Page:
By Gretel Sneath
The world through Ockert Le Roux’s eyes is breathtaking.
His striking images are shedding a new light on the Limestone Coast, inspiring locals to explore their own backyard and encouraging tourists to the region.
Photography was once a form of escape from Ockert’s hectic world of corporate forestry, but a permanent tree-change from Melbourne to Mount Gambier has put life into focus, and his creativity is flowing in the crisp country air.
The father-of-three says the area reminds him of his childhood home in South Africa in terms of the agriculture, the people and its proximity to the ocean – however the local landscape is in a world of its own.
“The geology is such a feature here – you’ve got volcanoes, lakes, sinkholes, caves, and the aquatic systems are just phenomenal – Kilsby Sinkhole, Ewens Ponds and Piccaninnie Ponds – even in tropical waters and oceans, I have never seen water of such a crystal nature; it’s like an underwater garden,” Ockert says.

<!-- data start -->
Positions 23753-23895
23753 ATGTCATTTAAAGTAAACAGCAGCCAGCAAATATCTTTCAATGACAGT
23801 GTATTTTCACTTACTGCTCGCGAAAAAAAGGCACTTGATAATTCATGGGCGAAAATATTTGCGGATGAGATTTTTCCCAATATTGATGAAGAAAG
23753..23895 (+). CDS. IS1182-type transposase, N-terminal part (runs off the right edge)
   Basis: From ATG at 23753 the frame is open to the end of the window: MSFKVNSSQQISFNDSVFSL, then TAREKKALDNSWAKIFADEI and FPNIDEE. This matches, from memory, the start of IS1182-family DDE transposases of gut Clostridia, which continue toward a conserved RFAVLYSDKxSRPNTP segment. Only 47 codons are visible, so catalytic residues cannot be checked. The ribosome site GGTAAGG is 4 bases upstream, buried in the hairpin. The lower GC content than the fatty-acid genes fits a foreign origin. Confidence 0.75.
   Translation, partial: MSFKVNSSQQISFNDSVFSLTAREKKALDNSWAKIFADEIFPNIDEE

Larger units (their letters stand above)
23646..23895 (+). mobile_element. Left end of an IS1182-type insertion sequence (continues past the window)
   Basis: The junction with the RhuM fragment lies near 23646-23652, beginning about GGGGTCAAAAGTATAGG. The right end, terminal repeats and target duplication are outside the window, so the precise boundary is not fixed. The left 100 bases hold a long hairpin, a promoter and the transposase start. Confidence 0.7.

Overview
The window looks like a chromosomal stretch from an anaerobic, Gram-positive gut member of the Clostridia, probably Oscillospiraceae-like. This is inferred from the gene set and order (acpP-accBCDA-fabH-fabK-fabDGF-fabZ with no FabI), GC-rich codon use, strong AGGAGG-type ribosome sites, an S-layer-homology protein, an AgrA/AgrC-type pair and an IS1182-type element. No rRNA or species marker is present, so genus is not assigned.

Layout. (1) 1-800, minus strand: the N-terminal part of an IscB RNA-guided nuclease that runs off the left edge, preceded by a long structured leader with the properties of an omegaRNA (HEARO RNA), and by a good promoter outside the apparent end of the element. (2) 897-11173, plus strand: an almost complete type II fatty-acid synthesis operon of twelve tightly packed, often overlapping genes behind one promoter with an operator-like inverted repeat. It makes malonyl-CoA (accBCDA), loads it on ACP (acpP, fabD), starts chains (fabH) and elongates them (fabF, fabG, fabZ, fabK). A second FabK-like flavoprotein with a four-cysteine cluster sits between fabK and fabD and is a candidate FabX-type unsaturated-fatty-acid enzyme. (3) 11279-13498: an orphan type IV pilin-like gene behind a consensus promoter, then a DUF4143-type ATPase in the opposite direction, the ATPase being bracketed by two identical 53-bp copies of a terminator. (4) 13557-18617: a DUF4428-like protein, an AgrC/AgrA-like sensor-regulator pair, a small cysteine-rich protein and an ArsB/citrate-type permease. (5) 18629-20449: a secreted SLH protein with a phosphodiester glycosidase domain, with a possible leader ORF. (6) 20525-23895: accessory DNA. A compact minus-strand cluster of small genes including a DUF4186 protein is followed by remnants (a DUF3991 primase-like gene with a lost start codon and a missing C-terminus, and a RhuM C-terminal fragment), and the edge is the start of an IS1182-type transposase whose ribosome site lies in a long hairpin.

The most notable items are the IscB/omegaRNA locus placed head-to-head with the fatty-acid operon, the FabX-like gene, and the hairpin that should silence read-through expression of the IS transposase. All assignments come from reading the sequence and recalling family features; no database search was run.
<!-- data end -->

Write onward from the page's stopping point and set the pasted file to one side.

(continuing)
And it is equally breathtaking from above, with the bird’s-eye views Ockert captures from a drone showcasing iconic local attractions from a new perspective.
“When it’s a well-known feature, the brain will immediately discard it, but as soon as you change the light or angle or just put a spin on a particular object, it can grab people’s attention, and that’s what I look for when I wander out into the region with my camera,” he explains.
Ockert’s work has a strong social media following, with former Limestone Coast locals now living interstate or overseas among his biggest fans.
“It takes a different eye to capture a different perspective, and people really seem to appreciate it,” he says. “This community likes to share, so when there is a particular image they like, they will share it and that’s what makes it so powerful.”
Ockert’s reach is now spanning beyond even cyberspace, with his haunting image of the wreck of the Pisces Star near Carpenter Rocks recently published in a book launched at the Leica Studios in London’s Mayfair.
“There were 100 photos selected for an exhibition with 50 making it into the book and it was so good to see a small seaside town like Carpenter Rocks in a London environment,” he says. “I don’t do it for my ego and it’s not about me; it’s about elevating the region for the people that live here.”
You can see more Ockert Le Roux photographs here
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